During the exhibition several flying displays of the German aircraft were presented, flown by Captain Eric Brown’s staff, and on the opening day two He 162s and an Me 262 roared above the airfield to dazzle the crowds. The main flying show was at the weekend, and on Sunday 4 November no fewer than ten German aircraft took to the sky including a Dornier Do 217, Focke-Wulf 190A, Büker Bu 181, Messerschmitt Bf 108, Junkers Ju 52 transport aircraft, Fieseler Fi 156C, Junkers Ju 88, the two He 162s and the Me 262. Not surprisingly the jets stole the show, described by the Flight reporter their performance was ‘somewhat frightening’:
Though lethal in appearance, the tiny 162, with a span of only 23.5ft, is, one gathers, quite a nice aircraft. It arrived at the far end of the very long runway with assistants at the wing tips and ran very nearly the whole length before becoming unsatisfactorily airborne.
Me 262A-1a, ‘FE110’. The ‘FE’ markings were applied by the USAF on captured enemy aircraft after their arrival in the USA. (USAF)
Suggesting that the He 162 might benefit from some of RATO assistance, he was more appreciative of the Me 262 which he described as almost conventional in appearance:
The pilot was seemingly very happy about it since his arrival after the demonstration was almost dashing for such a type. Evidently it has very good aileron control at even high speeds, and the demonstrated rate of roll was almost ‘flick’ in its violence.
But were the British pilots becoming over-confident with their captured jets? Tragedy struck on the final day of the show, Friday 9 November 1945. Flight Lieutenant Robert Marks, a former prisoner of war in Germany, was putting on a display of the He 162’s aerobatic qualities when the rudder tore away and the aircraft tumbled from 800ft (244m) to plunge into the adjoining Aldershot Barracks where both Marks and a soldier were killed.
Public displays aside, the serious business of evaluating the aircraft began with a detailed engineering assessment followed by a limited flight test programme carried out by the Aerodynamics Flight. It concentrated mainly on the jets and only a handful of the piston-engined craft were ever flown for this purpose. Some of the more ordinary aircraft, such as the Ju 52 and the big Ju 352, were put to good practical use as transports, while some smaller ones such as the Fieseler Storch were utilised for personnel transportation. The test flying continued without major incident until 18 January 1946 when the double-engined Dornier Do 335A (Air Ministry AM 223) caught fire on take-off and crashed, killing the pilot. After that there were greater restrictions on flying the German aircraft, although some extended aerodynamic testing of the tail-less types – the Me 163b and Horten IV glider – continued until 1948 when an Me 163B was damaged beyond repair in a high-speed skid landing at RAF Wittering.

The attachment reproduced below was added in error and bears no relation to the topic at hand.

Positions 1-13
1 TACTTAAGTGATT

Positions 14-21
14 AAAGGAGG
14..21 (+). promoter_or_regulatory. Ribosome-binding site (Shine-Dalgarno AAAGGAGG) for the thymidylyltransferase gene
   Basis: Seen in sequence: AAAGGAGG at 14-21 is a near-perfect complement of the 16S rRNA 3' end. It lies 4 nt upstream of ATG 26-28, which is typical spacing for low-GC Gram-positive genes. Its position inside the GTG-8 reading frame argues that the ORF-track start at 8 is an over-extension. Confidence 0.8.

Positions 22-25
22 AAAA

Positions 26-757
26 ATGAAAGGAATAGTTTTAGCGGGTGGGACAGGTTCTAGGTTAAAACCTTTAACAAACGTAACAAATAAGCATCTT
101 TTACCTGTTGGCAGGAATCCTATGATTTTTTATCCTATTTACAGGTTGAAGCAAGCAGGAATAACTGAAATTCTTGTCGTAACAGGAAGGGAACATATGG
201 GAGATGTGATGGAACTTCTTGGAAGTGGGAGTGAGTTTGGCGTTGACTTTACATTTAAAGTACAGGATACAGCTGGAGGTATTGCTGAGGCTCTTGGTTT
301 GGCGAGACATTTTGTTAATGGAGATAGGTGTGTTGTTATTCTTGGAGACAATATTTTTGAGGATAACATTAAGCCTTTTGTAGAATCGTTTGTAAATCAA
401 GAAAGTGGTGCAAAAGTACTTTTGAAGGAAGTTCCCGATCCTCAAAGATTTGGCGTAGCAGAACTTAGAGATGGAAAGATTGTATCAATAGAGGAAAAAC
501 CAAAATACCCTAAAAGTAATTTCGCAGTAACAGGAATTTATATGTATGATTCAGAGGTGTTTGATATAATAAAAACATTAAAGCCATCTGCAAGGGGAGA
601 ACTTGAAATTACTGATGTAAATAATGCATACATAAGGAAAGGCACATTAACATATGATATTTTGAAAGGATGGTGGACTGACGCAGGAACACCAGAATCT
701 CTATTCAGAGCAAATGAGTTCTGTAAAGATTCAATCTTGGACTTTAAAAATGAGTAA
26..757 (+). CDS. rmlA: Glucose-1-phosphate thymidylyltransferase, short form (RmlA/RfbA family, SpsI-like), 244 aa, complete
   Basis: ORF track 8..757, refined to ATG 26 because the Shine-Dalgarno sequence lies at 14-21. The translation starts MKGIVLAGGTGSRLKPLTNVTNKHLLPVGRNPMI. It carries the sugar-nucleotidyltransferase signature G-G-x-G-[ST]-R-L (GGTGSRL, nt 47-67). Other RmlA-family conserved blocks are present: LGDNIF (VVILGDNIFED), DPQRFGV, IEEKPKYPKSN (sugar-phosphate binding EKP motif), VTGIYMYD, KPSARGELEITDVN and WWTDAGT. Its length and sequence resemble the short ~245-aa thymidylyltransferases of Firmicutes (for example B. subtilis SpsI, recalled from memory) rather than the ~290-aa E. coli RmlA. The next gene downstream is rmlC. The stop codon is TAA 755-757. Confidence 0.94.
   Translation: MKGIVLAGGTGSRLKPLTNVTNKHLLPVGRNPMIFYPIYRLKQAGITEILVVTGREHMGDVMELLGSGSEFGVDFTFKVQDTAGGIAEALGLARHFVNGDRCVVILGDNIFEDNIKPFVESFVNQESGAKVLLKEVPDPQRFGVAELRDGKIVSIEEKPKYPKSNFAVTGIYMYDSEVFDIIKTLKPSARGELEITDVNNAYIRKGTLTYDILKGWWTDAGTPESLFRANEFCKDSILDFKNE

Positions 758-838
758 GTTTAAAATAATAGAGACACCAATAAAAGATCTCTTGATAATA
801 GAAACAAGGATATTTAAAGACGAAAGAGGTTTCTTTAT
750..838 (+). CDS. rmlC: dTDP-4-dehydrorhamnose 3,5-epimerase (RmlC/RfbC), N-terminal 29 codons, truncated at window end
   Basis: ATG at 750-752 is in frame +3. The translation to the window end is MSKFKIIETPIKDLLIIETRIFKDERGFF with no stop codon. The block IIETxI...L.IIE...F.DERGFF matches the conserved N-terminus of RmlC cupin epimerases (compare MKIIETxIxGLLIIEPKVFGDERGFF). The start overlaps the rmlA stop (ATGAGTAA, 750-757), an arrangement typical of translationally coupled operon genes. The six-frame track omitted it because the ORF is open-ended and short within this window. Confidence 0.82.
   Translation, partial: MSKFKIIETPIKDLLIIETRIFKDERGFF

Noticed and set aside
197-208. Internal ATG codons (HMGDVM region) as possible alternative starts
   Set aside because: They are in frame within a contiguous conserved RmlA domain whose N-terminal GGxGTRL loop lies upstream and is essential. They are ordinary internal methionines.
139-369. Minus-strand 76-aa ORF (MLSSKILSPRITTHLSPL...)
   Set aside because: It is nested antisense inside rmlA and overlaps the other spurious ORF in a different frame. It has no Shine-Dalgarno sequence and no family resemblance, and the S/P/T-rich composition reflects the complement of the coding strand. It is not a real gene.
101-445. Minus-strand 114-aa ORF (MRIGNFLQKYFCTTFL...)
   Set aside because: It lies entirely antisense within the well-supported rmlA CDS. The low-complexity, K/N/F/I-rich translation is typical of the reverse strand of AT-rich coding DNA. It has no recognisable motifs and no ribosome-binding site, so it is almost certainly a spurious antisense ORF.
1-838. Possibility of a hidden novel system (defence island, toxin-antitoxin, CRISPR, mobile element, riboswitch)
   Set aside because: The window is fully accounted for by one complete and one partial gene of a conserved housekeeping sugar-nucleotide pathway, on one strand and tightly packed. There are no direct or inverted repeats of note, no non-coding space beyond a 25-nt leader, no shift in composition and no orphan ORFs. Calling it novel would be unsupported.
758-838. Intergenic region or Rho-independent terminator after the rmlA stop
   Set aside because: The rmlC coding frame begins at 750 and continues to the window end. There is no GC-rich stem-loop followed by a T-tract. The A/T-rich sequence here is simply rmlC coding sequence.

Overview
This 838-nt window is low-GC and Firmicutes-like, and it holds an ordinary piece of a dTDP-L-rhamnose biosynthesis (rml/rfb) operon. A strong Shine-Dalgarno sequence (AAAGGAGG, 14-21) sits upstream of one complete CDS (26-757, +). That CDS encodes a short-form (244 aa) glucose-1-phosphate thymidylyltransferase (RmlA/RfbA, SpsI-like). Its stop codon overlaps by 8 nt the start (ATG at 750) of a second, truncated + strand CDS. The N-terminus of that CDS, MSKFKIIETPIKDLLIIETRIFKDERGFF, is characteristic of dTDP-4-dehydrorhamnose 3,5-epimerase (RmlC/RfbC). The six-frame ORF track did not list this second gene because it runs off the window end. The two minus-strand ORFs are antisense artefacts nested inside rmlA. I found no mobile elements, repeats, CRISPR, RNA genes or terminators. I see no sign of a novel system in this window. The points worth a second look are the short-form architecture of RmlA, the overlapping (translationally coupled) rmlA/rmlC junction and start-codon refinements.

At one stage immediately after the end of the war the Ministry of Aircraft Production considered an extraordinary plan which involved constructing or completing eighteen experimental aircraft types for which only parts or drawings had been recovered in Germany. These included the Bachem Natter, the Horten Ho 229, the Ju 287 forward-swept bomber, the Ju 248 which was a development of the Me 163, the P.1101 seen by Fedden at Oberammergau, the Do 335 with a turbojet instead of the rear piston engine and known as the Dornier/Heinkel He 535, the Me 264, an Hs 132 jet dive-bomber, Junkers EF 126 pulse-jet fighter, Fi 103 with turbojet, and even a double-hulled version of the Do 335. In the event it was probably just as well that the idea was abandoned because of a lack of funds.
Once evaluation of the German aircraft had been completed there remained the question of what to do with them all. In the foreword to Phil Butler’s War Prizes, Captain Eric ‘Winkle’ Brown recalls that there was very little sense of their historical importance at the time:
Destruction rather than preservation was the order of the day, for everyone was fed up to the teeth with the war and all the attendant paraphernalia.
Many of the British-held aircraft were scrapped or simply left to rot, while other airframes were donated to various educational establishments as teaching aids. A good number did eventually end up in public collections and the aviation museums of the UK contain three Me 163Bs – at RAF Cosford, the National Museum of Flight in Scotland, and at the Science Museum in London – a couple of He 162s at the Imperial War Museum in London and the RAF Museum Hendon, and a solitary Me 262 currently resides at Hendon. (Incidentally, the RAF Museum at Cosford also has the most comprehensive collection of German guided missiles and rockets that you will find anywhere in the world.) The British were very generous in giving aircraft to the Empire/Commonwealth countries and examples of the Me 163B were sent to Canada and Me 262s went to Australia and South Africa. The South African National Museum of Military History, located in Johannesburg, has the only surviving example of the two-seater and radar-equipped Me 262 B-1a/U1 night-fighter complete with Hirschgeweih stag’s antler antennae. Unfortunately, however, the British didn’t manage to hang on to a single example of the sleek Arado Ar 234 and you will have to travel to the Smithsonian National Air and Space Museum in Washington D.C. to see the only one left in the world.
Me 163B Komet at an RAF airfield the UK.